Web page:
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August 22, 2019

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How will bevy of reforms from ‘education session’ affect Las Vegas schools?


AP Photo/John Locher

Gov. Brian Sandoval, center, laughs as he looks at a picture presented to him by students at Matt Kelly Elementary School during a bill signing ceremony Wednesday, June 3, 2015, in Las Vegas. The ceremony was for Senate Bill 432, which allocates millions of dollars for low-performing schools in the 20 poorest ZIP codes in Nevada.

Midnight Monday marked the official end of the 2015 Legislature and with it the end of the “education session,” named for the tremendous amount of attention paid this year to Nevada’s notoriously underachieving school system.

We talked to Seth Rau, policy director for the education think tank Nevada Succeeds, about what’s next for the session’s biggest education bills and what that means for Southern Nevada.

Assembly Bill 394 — Breaking up the Clark County School District

The bill started as a way to give municipalities the ability to form their own school districts but was amended by Assembly Republican David Gardner to explicitly break up CCSD into five school precincts in time for the 2018-19 school year.

Originally considered a longshot after similar bills in previous sessions failed to go anywhere, the success of A.B. 394 was due almost entirely to Gardner’s willingness to compromise and change aspects of the bill to appease lawmakers.

The final compromise came in the waning hours of the session, when a provision was added to require the breakup plan have the approval of a legislative board during the 2017 session. That means the school district could pursue a bill to stop the process.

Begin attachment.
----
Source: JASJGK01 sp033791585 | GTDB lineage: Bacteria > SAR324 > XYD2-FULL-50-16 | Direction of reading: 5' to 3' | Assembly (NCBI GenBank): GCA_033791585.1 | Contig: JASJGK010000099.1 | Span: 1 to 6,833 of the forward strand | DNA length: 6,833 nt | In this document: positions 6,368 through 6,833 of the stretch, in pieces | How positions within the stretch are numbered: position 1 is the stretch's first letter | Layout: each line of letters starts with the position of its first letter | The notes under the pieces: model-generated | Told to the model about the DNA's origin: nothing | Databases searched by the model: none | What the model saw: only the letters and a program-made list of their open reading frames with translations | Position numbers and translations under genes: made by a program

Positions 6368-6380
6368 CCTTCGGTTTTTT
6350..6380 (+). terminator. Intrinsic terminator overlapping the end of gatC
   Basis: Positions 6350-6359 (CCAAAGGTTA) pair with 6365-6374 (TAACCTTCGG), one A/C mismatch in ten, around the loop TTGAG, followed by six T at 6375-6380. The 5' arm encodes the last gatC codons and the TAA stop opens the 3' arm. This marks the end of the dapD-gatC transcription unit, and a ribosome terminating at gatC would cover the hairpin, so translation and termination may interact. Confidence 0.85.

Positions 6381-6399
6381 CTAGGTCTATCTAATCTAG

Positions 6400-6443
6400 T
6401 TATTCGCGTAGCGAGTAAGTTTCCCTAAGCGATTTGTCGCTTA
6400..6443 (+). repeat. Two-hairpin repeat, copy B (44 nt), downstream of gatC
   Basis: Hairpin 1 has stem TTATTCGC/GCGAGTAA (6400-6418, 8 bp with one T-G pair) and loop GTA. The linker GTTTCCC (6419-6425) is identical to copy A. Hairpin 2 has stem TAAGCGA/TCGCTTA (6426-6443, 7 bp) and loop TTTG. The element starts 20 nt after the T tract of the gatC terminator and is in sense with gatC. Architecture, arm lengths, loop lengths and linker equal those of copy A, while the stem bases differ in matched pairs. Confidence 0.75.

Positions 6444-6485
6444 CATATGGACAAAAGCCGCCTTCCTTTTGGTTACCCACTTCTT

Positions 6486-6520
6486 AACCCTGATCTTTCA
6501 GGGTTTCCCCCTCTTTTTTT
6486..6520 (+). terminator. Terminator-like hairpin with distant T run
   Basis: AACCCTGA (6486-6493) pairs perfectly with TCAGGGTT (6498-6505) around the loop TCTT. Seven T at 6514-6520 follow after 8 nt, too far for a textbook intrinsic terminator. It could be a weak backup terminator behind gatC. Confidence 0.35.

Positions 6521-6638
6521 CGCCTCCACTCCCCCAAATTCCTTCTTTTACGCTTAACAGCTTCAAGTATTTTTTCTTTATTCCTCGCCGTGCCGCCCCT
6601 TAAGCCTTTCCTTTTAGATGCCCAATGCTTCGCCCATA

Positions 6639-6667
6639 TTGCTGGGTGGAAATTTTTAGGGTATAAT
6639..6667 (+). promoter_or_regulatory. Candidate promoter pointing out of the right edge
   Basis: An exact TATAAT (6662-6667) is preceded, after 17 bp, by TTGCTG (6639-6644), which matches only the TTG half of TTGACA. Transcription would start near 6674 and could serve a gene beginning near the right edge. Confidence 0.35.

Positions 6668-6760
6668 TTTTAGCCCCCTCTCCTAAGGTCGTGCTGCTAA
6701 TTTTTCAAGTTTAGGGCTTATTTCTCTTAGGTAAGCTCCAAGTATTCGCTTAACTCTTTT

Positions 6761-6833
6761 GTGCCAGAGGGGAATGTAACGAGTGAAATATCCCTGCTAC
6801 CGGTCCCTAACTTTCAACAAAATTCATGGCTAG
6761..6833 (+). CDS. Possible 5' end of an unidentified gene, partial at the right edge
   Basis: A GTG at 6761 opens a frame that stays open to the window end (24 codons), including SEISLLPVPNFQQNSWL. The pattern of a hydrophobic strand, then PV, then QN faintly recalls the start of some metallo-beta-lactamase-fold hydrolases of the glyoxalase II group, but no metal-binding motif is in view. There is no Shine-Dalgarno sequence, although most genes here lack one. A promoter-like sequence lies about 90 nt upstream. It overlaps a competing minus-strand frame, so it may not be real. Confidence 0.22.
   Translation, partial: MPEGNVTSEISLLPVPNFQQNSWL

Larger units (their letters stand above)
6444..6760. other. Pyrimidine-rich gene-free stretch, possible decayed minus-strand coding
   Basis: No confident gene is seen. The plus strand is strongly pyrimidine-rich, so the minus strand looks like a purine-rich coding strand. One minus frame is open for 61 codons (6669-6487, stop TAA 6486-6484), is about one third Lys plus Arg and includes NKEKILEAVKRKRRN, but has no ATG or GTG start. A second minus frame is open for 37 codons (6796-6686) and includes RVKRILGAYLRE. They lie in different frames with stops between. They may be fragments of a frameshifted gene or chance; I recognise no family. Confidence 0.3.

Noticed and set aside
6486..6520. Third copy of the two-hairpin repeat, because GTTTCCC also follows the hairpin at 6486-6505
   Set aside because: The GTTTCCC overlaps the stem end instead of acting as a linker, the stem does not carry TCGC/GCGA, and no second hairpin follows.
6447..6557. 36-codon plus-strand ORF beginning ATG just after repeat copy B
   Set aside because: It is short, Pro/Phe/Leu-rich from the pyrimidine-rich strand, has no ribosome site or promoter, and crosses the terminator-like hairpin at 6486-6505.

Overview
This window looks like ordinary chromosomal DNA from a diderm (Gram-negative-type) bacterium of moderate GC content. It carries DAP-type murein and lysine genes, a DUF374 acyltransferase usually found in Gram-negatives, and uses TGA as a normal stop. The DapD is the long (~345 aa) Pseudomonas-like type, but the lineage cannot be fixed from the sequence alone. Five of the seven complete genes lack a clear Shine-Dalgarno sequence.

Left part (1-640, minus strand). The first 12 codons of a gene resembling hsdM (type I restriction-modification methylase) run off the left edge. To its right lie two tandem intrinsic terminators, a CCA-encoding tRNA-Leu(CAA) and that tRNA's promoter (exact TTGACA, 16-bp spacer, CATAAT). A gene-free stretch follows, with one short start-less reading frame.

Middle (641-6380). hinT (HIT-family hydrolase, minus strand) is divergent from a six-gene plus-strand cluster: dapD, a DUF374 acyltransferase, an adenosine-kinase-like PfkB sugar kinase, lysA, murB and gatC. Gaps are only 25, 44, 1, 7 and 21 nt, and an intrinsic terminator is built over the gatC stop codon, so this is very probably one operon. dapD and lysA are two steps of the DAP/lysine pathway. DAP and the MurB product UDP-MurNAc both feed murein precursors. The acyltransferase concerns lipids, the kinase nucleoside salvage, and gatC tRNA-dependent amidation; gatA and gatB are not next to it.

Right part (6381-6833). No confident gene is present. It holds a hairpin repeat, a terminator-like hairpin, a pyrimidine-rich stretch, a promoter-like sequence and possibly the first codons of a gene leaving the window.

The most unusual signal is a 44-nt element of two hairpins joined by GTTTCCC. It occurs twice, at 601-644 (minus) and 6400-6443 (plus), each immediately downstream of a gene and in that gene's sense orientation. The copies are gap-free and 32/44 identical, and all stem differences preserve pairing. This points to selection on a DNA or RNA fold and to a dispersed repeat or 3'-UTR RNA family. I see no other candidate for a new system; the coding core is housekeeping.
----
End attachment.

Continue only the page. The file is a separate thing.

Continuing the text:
“CCSD is still going to do everything in their power to fight it,” Rau said.

The next step is the appointment of the committees that will come up with the breakup plan. That will likely happen around September, and could be controversial.

A.B. 448 — Converting failing public schools into private charters

Based on an idea developed in post-Katrina Louisiana and replicated in states like Tennessee and Georgia, the Achievement School District would take a handful of low-performing public schools and convert them into privately run charter schools.

While criticized by CCSD and passed along party lines by state Republicans, the district was a key education reform on Gov. Brian Sandoval’s agenda. It could start converting schools as soon as 2016, which means there’s a short turnaround to get it set up.

A national search for the district’s executive director is currently ongoing, and could be over later this year, Rau said.

“Whoever gets hired as the executive director is going to really guide the process,” Rau said. “That’s the next big step.”

Senate Bill 302 — Giving parents more control

Arguably one of the most drastic pieces of school choice legislation in the United States in recent years, the law will allow parents to put the money the state would normally pay a school to educate their child into a savings account.

That amounts to around $5,000 per student per year, which parents could use to pay for things like private school, tutoring and other educational services. Critics, such as the teachers union, say redirecting public money to pay private companies will take money from already struggling public schools. Supporters, including Sandoval, say it will inspire innovation.

But first the program’s regulations must be written by the State Treasurer’s Office before it takes effect at the beginning of next year. That could prove controversial, as Treasurer Dan Schwartz has been heavily criticized by both parties and parents ever since he released his own state budget that left out funding for a number of education programs.

Regardless, the law has the potential to spark a massive shift.

“I think it is the biggest game changer of any education bill that has been passed this session,” Rau said.

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